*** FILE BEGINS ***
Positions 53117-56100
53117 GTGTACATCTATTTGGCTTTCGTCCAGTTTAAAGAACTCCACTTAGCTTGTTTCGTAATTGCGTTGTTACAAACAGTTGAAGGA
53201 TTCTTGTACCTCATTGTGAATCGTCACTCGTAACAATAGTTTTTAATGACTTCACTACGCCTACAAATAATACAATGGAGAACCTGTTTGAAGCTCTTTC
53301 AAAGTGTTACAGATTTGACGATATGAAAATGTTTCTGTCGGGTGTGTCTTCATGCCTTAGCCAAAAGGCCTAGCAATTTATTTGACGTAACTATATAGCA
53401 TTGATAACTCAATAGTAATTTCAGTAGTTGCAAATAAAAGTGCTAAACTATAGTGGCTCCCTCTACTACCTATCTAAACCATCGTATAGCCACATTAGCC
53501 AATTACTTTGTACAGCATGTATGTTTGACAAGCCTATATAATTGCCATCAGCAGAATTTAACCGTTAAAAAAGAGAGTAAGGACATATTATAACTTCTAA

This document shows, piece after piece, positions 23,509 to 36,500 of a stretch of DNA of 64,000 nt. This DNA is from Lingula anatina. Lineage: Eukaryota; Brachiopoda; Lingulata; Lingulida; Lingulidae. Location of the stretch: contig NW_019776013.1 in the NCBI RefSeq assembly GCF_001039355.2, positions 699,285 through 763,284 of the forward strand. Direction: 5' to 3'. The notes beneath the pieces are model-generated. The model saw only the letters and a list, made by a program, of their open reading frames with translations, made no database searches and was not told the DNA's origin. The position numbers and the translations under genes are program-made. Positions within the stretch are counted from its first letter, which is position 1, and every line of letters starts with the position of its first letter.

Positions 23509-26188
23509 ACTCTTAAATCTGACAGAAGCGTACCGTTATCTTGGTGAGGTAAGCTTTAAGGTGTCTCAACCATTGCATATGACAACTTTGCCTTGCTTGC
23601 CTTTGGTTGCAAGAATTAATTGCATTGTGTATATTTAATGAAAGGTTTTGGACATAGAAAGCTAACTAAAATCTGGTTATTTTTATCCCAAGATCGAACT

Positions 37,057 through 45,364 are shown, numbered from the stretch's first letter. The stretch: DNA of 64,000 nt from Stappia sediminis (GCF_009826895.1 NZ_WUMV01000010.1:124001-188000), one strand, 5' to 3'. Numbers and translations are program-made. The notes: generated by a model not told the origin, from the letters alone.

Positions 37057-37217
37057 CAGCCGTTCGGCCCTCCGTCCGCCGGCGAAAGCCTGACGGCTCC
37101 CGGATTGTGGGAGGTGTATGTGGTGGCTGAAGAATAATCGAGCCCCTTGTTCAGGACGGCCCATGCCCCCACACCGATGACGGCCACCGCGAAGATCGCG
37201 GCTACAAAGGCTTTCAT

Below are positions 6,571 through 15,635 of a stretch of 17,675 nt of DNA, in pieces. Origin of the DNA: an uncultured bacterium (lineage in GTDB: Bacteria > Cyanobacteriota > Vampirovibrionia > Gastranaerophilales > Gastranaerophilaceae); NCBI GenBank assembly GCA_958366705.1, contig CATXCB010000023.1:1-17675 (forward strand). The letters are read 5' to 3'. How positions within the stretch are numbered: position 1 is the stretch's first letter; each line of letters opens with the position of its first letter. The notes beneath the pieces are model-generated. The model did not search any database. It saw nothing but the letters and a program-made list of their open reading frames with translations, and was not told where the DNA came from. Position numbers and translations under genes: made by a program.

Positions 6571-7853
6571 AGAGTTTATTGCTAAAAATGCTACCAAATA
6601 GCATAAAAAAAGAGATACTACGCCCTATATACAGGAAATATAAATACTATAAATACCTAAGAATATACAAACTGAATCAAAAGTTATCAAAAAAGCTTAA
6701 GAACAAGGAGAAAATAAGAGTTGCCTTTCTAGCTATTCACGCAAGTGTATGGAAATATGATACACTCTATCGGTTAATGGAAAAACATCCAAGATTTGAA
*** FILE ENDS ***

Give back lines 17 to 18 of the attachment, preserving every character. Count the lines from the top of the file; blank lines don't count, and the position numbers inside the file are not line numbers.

Positions 6571-7853
6571 AGAGTTTATTGCTAAAAATGCTACCAAATA